Area students depart for international science fair in Phoenix

May 12, 2019

Seven area students who have qualified for the Intel International Science and Engineering Fair in Phoenix will be recognized Sunday, May 12 at a send-off at 8:30 a.m. at Austin-Bergstrom International Airport. Austin Council Member Jimmy Flannigan, Austin Energy Vice President for Customer Energy Solutions and Corporate Communications Debbie Kimberly, and Austin Science Education Foundation Executive Director Ingrid Weigand will wish the students, who won science festival competitions at the local and state level and are now moving on to the International competition, well before their plane takes off.

WHAT: Student send-off to Intel International Science & Engineering Fair

WHEN: Sunday, May 12 at 8:30 a.m.

WHERE: Austin-Bergstrom International Airport, Lower Level, Baggage Carousel #3, next to the Barbara Jordan statue

VISUALS: Students giving long-stemmed (as in STEM education) flowers to their moms

About Intel ISEF
The Intel International Science and Engineering Fair (Intel ISEF) is the world’s largest international pre-college science competition. Founded in 1950 as the National Science Fair for high school winners of local and regional science fairs, ISEF is now the gathering place for young scientists from over 75 foreign countries and territories.

The Austin Science Education Foundation is 501(c)(3) organization that supports the Austin Energy Regional Science Festival by recruiting judges and volunteers, raising funds and assisting with the overall management of the fair.

The Austin Energy Regional Science Festival (AERSF) is affiliated with Intel ISEF and abides by its rules and regulations, which ensure that all projects are done safely and ethically and that the experiment can be reproduced, i.e. results verified; this prepares students who chose a science major and later a career in science, for work in university labs and research facilities which all follow the same guidelines.

Each affiliated regional, state and national fair can select Best of Fair projects that advance to the international competition. Projects can be done by an individual student or by a team with up to three members and are selected from the first place winners in all science categories.

This year, Austin area judges chose five individual projects and one team project from five different Central Texas school districts and one charter school to advance to Intel ISEF. The students’ projects are in Animal Sciences, Biochemistry, Biomedical & Health Sciences, Earth & Environmental Sciences, Energy and Physics & Astronomy. Additionally, one more student from the Austin Energy Regional Science Festival, in the category of Plant Sciences, was selected at the Texas State Science and Engineering Fair as an Intel ISEF Finalist and will be traveling with the Austin group. Students will be accompanied by a teacher from their school. They will meet peers from around the world, have a chance to explain their projects to subject matter experts in their fields and listen to a panel discussion by Nobel Laureates. Having participated in Intel ISEF will enhance their college applications, even if they do not win any awards. Throughout the week, their achievements will be celebrated and they will be encouraged to pursue their interest in science, math and engineering.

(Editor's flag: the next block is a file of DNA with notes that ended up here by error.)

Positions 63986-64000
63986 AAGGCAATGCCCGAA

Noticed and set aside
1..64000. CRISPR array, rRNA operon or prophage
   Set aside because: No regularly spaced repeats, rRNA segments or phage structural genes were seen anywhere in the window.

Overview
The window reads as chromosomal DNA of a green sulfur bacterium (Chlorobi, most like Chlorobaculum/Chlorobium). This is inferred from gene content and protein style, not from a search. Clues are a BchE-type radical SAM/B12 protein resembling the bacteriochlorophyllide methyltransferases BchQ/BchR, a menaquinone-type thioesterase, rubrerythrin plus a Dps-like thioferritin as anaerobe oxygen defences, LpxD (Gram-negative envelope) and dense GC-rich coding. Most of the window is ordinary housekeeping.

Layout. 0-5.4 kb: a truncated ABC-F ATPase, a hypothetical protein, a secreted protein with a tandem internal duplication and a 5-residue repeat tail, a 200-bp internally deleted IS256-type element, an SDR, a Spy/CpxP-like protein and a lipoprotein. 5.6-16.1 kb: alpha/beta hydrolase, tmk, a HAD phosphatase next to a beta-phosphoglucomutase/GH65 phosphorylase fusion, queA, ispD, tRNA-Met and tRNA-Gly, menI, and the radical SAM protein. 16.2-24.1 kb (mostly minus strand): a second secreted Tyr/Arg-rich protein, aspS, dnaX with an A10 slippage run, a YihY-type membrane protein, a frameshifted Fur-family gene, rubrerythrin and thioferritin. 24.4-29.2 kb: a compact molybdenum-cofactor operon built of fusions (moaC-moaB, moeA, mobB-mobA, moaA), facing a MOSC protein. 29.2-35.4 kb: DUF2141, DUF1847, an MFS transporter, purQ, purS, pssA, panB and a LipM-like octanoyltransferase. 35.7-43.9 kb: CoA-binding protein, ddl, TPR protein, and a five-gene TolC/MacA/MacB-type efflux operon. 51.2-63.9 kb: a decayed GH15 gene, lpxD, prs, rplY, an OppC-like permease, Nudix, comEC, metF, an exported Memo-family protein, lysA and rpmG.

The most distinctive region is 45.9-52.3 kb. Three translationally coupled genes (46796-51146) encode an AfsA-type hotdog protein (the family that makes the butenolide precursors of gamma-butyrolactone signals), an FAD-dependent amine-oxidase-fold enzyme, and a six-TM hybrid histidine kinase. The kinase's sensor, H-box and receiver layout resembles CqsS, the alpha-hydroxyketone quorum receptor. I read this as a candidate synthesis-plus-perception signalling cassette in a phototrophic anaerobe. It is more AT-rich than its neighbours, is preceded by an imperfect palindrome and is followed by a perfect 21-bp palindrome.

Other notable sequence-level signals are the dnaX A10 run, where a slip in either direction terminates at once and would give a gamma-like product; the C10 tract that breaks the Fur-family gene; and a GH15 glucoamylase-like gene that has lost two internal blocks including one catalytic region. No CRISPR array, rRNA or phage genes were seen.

About the students and their projects

Student: Sindhuja Uppuluri, Round Rock ISD’s Westwood High School (returning to ISEF for the second year in a row)
Summary: Sindhuja tested Milk Thistle and Indian Snake Root (two commonly available herbs) on roundworms to better understand their role in a potential treatment for Alzheimer’s. Positive results showed she may be on the right path.

Student: Michelle Lee, Round Rock ISD’s Westwood High School
Summary: Michelle did a biochemistry study involving a protein found in cells which is mutated (malfunctioning) in many forms of cancer. Her study identified chemical bonds and processes which may play an important role in cancer research.

Student: Bridget Li, Leander ISD’s Vandegrift High School
Summary: Bridget studied nano-particles as a delivery mechanism to make NAC (cheap over the counter anti-inflammatory supplement), more effective. NAC by itself is not readily absorbed or used by the body easily.

Student: Jack Delli-Santi, Lake Travis ISD’s Lake Travis High School
Summary: Jack tested a commonly available food additive which is used as a thickening agent on the invasive Zebra Muscle. Zebra Muscles must siphon and filter large quantities of water to survive, Jack’s clever idea was to stop up their siphons with a food thickening agent. This may lead to a future treatment that can safely bring the invasive species under control.

Students: Ayla Saeed, Nora Boumaraf, Austin Peace Academy (Private)
Summary: Ayla and Nora developed a fuel cell that uses carbon nano fibers instead of metal electrodes. This could help in the creation of more lightweight and efficient fuel cells.

Student: Emily Crawley, Brenham ISD’s Brenham High School
Summary: Emily did a study on tomato plant growth in simulated Martian soil and conditions that compared different fertilizing techniques. The study provides insight to the possibility of growing crops on Mars.

Student: Camille Chiu, College Station ISD’s College Station High School (She will be leaving from College Station, not ABIA)
Summary: Camille, using radio telescope and satellite data, did some calculations on the Milky Way galaxy rotation. Her findings support a previous theory that there may not be as much dark matter in the Milky Way as scientists previously predicted.


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